Marriott Plaza Hotel, Buenos Aires
From the Print Edition:
John Travolta, Jan/Feb 99
For most of this century, inviting someone to rendezvous at the bar of the Plaza Hotel in the heart of Buenos Aires has been the Argentine equivalent of "Meet me at the Ritz." Flappers with long-stemmed cigarette holders and swells with top hats have given way to Armani-clad business executives wielding cellular phones and cigars, as well as the usual assortment of foreign diplomats, aristocrats and celebrities. But the promise of the Plaza Bar remains the same: sooner or later, everybody who is anybody in this sophisticated city will parade past your easy chair.
Last time I dropped by, several members of the crew filming Evita--including Madonna--were fortifying themselves here. On this occasion, in the midst of the Argentine Polo Open, the crowd is horsey and international: exuberant Brazilians, tweedy Brits and bewildered Bruneians (members of their polo-loving sultan's entourage) gather around a quartet of Argentine players cele-brating victory in a match a few hours before.
All this would no doubt have pleased the late Ernesto Tornquist, the Argentine entrepreneur who built the Plaza in 1909 to accommodate his friends--cattle barons from the pampa and business associates from the Old World--in the European grand hotel tradition. Back then "rich as an Argentine" was a phrase that echoed in London, Paris and New York, where the pampa millionaires spent half of their time. With the opening of the Plaza, they had a hotel back in their native land that wouldn't embarrass them.
Truth be told, though, in recent decades the Plaza had noticeably slipped. Social unrest, political instability and economic crises took their toll. The staff fell behind with repairs, and besides, the Rockefellers, Akihitos and Windsors stopped visiting the country during its troubles.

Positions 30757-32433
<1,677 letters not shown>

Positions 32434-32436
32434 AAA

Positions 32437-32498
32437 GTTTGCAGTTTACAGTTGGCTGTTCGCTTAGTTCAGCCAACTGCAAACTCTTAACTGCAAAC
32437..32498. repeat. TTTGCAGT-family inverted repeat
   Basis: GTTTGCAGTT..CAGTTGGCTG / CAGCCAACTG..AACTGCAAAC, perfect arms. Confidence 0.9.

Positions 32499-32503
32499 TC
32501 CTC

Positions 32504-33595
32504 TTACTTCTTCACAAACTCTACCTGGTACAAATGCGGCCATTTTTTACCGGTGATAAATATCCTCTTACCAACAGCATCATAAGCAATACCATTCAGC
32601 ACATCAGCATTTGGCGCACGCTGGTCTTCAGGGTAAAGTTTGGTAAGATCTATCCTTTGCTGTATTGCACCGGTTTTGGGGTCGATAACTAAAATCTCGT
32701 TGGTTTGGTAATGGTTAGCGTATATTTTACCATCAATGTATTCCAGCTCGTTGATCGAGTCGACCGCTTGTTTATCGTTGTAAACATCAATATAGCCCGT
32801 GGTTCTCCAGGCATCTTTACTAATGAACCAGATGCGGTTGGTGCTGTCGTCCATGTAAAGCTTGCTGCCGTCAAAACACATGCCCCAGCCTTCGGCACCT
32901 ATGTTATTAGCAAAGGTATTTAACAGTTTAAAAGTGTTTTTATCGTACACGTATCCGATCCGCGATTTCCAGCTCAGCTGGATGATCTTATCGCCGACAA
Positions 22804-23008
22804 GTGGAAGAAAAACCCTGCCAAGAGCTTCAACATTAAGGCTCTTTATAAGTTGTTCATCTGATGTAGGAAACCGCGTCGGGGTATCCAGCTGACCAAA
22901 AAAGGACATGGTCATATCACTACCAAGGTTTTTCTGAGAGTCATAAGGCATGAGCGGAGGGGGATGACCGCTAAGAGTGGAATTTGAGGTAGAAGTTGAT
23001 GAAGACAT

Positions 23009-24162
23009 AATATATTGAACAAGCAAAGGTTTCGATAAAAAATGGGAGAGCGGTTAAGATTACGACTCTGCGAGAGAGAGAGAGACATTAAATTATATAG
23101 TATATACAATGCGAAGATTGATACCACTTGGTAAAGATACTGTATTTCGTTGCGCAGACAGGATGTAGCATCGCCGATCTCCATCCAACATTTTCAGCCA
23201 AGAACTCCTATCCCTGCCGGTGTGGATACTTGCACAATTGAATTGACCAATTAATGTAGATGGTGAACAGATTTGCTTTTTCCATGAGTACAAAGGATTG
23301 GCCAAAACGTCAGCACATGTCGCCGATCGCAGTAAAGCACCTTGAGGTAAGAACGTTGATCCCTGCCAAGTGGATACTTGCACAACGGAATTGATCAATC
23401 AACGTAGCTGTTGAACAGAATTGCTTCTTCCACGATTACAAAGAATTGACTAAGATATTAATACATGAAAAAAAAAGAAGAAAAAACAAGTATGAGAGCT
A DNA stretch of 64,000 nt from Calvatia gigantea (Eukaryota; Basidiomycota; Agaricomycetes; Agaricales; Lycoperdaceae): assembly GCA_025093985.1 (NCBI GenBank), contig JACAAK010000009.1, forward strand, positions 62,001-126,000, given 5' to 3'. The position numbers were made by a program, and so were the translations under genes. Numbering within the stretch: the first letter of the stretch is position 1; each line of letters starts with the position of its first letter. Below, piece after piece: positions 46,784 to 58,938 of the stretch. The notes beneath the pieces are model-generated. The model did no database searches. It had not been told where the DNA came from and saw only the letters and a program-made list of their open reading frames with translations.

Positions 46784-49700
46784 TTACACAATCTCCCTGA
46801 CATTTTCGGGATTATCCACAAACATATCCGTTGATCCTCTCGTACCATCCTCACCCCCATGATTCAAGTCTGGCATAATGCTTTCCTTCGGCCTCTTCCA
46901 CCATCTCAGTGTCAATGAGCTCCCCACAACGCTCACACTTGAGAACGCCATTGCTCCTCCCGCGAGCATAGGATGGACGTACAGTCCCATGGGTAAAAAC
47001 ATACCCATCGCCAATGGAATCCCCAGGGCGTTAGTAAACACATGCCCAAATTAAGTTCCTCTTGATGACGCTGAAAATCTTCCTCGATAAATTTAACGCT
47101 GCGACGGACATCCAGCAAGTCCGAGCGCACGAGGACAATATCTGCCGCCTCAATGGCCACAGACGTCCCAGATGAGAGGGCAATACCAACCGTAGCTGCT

But Argentina's economic and cultural rebound during the 1990s has again made Buenos Aires a frequent stopover for well-heeled travelers. So, the $10 million renovation undertaken by Marriott when it was awarded management of the Plaza in 1994 has been welcome.
The 325 rooms have been remodeled to reflect more contemporary demands. Closet space is smaller, in recognition that guests rarely stay more than a few days in this fast-track era. But bathrooms are large and well-appointed enough to make a Park Avenue co-op owner feel at home.
Today, the Plaza is one of five luxury establishments in the booming Buenos Aires metropolis that suffers from a severe shortage of deluxe hotel rooms.
Besides history, the Plaza enjoys a number of advantages over more recent rivals. Its location couldn't be better. The hotel faces Plaza San Martín, one of Buenos Aires's most elegant parks. Step out the front door and you're on Florida, the pedestrian thoroughfare with boutiques that carry every designer name from both sides of the Atlantic. A five-minute cab ride will get you to most business appointments, first-class restaurants, tango clubs or the Colon Opera House.
In the unlikely event that you prefer not to leave the hotel, the Plaza Grill has long had a reputation for sophisticated cuisine. The hotel's main restaurant features Delft tiles from Holland on its walls and Indian Pakkah fans on its ceilings. Although the staff encourages customers to try some of the chef's elaborate dishes, you will do best if you stick to such basics as shell steak (bife de chorizo) and grilled lamb.
The Plaza's celebrated wine cellar--with hundreds of mainly Argentine labels, but also a large selection of European bottles--is well worth a visit. When you re-emerge, you'll be back where the tale began, in the Plaza Bar, ready for a brandy snifter and a cigar from a humidor well-stocked with Cuban Partagas and Cohibas.
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